by Roya Arab
The first time I encountered terrorism was when I was very young. Holed up in our hotel in the 1970s, the Intercontinental by Hyde Park roundabout, we stared out of our suite onto the emptied wide street as a search was undertaken for the bomb. This was an IRA tactic; they would make claims of bombs to disrupt routine and once in a while there would actually be a bomb. A decade later in the mid 1980s, with the Iranian revolution behind us and now in exile due to my father’s affiliations, I was studying for my A levels. I used to work on Saturdays at major stores in the West End. Each one had a code for when they had received a ‘call’ and staff were to subtly search for bombs. In school, a Spanish friend told me about the Basque separatists in Spain. I then learned about the Tamil Tigers of Sri Lanka, far left groups in Greece and fund-raising for the IRA in dissident Irish-owned bars across North America. On TV, IRA spokespersons were shown with their voices blanked out. These were also the very first voices when the people of Northern Ireland gained expression in the political system.
When I became a mature student of archaeology, distant and recent histories became of great interest to me. By now, in the early 2000s terror was almost synonymous with the Middle East. This really intrigued me – having been educated in the West, it was the IRAs and ETAs I knew about. When we had left, Iran was a secular state. An abiding memory is reaching for our head scarves as we approached the holy city of Qom. Religion was respected, yet modernity embraced. A decade on it was an Islamic Republic (having expelled and expunged the nationalists, socialists, intellectuals and others who helped create the revolution) coming out of an eight year war with Iraq. The Iran and Middle East I left in 1979 was fast changing alliances and the very fabric of its social and political structures. The invasion of Afghanistan by USSR, months after the Iranian revolution and the siege of the Iranian embassy in London by Arab separatists in 1980 heralded decades of devastation, internally and externally operated, haunting the Middle East for some time to come.
1999 North Iran- Visiting Nomads with family and locals (with a red bag on my first visit after 20 years of exile)
Islam was once the home of mystical Sufism, spread over exotic places filled with ancient archaeological remains, diverse cultures and awe-inspiring landscapes and a popular destination for culture vultures and hippies. Now the region seemed solely associated with terror and war. So where had all this terror begun? I asked.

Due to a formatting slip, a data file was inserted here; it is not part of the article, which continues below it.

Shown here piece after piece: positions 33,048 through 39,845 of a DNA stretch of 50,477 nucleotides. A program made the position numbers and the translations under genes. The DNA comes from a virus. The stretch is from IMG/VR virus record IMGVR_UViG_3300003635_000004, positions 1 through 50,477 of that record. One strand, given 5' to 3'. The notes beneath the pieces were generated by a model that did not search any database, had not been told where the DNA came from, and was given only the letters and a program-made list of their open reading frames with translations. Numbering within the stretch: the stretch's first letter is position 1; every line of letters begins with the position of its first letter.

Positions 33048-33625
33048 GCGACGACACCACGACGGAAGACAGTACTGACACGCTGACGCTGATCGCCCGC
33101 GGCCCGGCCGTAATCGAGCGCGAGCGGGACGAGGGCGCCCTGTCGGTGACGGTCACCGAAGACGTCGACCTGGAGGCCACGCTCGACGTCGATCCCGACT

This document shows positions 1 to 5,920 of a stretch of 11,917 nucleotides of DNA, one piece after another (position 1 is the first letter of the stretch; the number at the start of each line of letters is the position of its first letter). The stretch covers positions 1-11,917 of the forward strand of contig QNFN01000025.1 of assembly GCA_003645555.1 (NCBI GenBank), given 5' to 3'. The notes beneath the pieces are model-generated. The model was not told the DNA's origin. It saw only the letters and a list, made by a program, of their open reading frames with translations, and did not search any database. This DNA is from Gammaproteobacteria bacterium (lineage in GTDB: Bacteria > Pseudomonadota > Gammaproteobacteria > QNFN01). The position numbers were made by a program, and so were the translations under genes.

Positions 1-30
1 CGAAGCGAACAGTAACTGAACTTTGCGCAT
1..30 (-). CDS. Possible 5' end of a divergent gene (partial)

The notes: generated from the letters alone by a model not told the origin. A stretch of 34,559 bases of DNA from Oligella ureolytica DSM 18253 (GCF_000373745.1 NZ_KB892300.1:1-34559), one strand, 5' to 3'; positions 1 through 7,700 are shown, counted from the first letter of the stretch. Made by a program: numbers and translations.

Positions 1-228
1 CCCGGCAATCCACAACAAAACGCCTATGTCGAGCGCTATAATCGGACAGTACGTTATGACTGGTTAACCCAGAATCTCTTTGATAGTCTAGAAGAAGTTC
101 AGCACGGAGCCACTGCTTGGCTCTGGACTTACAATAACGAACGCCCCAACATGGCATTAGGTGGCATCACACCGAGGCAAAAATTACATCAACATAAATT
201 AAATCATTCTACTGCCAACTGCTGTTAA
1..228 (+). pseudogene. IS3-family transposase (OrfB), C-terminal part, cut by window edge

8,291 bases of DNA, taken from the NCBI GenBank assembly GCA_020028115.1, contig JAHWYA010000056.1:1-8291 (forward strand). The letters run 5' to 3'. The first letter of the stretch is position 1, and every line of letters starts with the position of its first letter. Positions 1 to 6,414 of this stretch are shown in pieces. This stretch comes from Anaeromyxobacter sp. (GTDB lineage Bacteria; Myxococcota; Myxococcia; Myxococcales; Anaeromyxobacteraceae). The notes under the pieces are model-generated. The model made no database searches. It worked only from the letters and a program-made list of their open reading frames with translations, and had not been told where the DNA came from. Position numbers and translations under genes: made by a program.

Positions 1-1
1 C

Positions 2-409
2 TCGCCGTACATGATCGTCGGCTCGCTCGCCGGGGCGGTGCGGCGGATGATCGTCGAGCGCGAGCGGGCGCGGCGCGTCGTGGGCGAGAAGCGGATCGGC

The first terror attack in the Middle East that I found reference to was carried out by Jewish settlers against British forces who had tried to stem the flood of Jewish people arriving in a land designated by the Balfour declaration, as a Jewish Homeland (gaining nation status after WWII). The Naqba provides the alternative reality of the shameless and on-going land grabs. Here we are in one of the key areas of contention in the Near East, all having heard about the Palestinian ‘terrorists’, not realising their teachers’ input.
Let’s take Saddam Hussein, a key western ally. During his eight-year war with Iran he was so fully in bed with US leaders that a simple non-committal response from an American ambassador to his suggestion of invading Kuwait in 1990 made him think it would be okay to invade after his western-backed assault on Iran. Saddam invaded Kuwait and became the new enemy. For the first time Saudi Arabia allowed a US military base on its soil, supposedly for the war, but still there today. Bush senior told the Iraqi southern Shiite and the Kurds in the North to rise up. What is revealing is whilst the Kurds were granted semi autonomy in the North with a US-backed no-fly zone, the Shiite in the South were abandoned (mainly in fear of Iran’s Shiite links), suffering major persecution. Furthermore the ancient marshes in the south were drained, killing with them a millennia old rich culture. This intentional breakdown of Iraq’s multicultural society was a grave and major contributor to the subsequent Shiite-Sunni fallout that we see plaguing the region today. This had also been preceded by the earlier external strategies of breaking down fragile links in Lebanon in the 80s, and what is being tragically played out in Syria today.